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Polls Shows CT Gubernatorial Race Could Go Down To Wire

Democrat Ned Lamont of Greenwich, with his wife Ann and their three children, is in "a tight race" for governor against Republican Bob Stefanowski of Madison, according to two university polls. Photo Credit: Provided
Bob Stefanowski with his wife, Amy, and their three daughters. The Madison business executive is in a tight race for governor against Democrat Ned Lamont, according to two university polls. Photo Credit: Provided

New public-opinion polls predict a tight race for the governorship in the coming months.

Poll
If the governor's election was held today, who would you vote for?
Final Results Voting Closed

If the governor's election was held today, who would you vote for?

  • Democrat Ned Lamont
    26%
  • Republican Bob Stefanowski
    66%
  • Gov. Dannel P. Malloy
    1%
  • Undecided
    4%
  • Other candidate
    2%

The Nov. 6 election for an open seat is between Democrat Ned Lamont and Republican Bob Stefanowski, who each won their political party primary races on Aug. 14.

The winner of the general election succeeds Democrat Dannel P. Malloy, a two-term governor who decided not to seek re-election this fall.

Lamont of Greenwich is running ahead of Stefanowski of Madison in both the new Sacred Heart University/Hearst Connecticut Media Poll and holds an even wider lead in a Quinnipiac University Poll.

Both public-opinion surveys said much could change between now and Nov. 6 due to a divided number of undecided, independent voters and fluid state issues.

The Sacred Heart University Institute for Public Policy.conducted its telephone survey of more than 500 likely voters from Aug. 16 through Tuesday, Aug. 21.

The Sacred Heart University poll found that 40.8 percent of Connecticut voters currently support Lamont for governor compared to 36.9 percent who support Stefanowski.

The separate Quinnipiac University poll released Thursday, Aug. 23 found Lamont leading Stefanowski, by 46 to 33 percent, as reported here.

In a statement, Quinnipiac University Poll Director Douglas Schwartz, said: "Ned Lamont is leading Bob Stefanowski by double digits thanks to huge support among women and Connecticut's status as a true blue state. But there's a lot of time until Election Day, and a number of undecided voters up for grabs,"

Unaffiliated voters, meaning those not enrolled in either major political party are currently divided, the SHU poll found, since 29.8 percent support Lamont and 29.8 percent support Stefanowski. In addition, 27.3 percent of unaffiliated voters said they were undecided at the time of the poll.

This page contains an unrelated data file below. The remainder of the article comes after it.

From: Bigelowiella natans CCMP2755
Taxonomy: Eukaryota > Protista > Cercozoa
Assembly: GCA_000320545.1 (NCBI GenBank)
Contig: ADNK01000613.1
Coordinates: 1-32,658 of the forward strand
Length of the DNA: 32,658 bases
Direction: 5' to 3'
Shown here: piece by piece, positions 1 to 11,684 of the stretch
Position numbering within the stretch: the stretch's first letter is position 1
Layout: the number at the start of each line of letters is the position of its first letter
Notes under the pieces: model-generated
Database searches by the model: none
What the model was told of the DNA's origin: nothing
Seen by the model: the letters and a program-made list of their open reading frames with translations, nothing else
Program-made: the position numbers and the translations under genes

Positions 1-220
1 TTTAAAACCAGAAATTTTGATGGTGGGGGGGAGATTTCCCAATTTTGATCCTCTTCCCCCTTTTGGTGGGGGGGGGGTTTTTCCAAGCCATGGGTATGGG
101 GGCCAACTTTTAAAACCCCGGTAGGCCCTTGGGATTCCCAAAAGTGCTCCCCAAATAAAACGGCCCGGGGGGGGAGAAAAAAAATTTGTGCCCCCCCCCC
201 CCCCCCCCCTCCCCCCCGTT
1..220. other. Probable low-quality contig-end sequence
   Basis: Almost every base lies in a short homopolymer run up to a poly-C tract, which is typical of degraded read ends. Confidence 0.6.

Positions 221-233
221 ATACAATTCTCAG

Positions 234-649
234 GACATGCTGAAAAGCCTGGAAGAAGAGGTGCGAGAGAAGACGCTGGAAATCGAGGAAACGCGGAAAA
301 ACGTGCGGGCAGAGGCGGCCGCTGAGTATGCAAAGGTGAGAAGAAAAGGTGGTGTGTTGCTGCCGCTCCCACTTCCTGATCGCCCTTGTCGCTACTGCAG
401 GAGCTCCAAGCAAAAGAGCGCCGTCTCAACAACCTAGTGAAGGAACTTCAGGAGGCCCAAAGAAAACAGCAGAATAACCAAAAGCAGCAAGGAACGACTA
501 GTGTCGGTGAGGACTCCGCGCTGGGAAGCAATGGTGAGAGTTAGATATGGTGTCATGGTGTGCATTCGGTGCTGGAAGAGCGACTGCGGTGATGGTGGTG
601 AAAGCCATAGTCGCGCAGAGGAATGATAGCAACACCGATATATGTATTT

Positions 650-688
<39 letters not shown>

Both university-sponsored polls identified a wide gender gap among likely voters.

The SHU poll found that a "major gender gap exists" as 49.3 percent of female voters support Lamont compared to 30.1 percent of female voters who support Stefanowski.

In contrast, 43.9 percent of male voters support Stefanowski compared to 31.4 percent of male voters who support Lamont, the SHU poll found.

The Quinnipiac University poll also identified a wide gender split among voters -- with Lamont leading Stefanowski 50 percent to 27 percent among women. Men were more evenly divided in the Quinnipiac poll -- with 40 percent for Lamont and 39 percent for Stefanowski.

"However, the race will remain fluid as voters get to know more about the candidates," the SHU Public Policy Institute concluded.

Currently, 44.4 percent of Connecticut voters told SHU they “have not heard enough" to form an opinion about Stefanowski, of New Haven County, a former General Electric chief executive officer and UBS Investment Bank financial officer .

Likewise, 41.6 percent of likely voters said they "have not heard enough" about Lamont, a Greenwich businessman who founded a weekly newspaper and later competed with large telecom companies. He's also a former U.S. Senate candidate.

The SHU poll, which can be accessed by clicking here, also explored voters' opinions about the "high overall tax burden," the "state budget crisis," and whether to place tolls on major Connecticut highways.

Finally, less than 16 percent of Connecticut voters told SHU they “approve” of the job Gov. Malloy has been doing.

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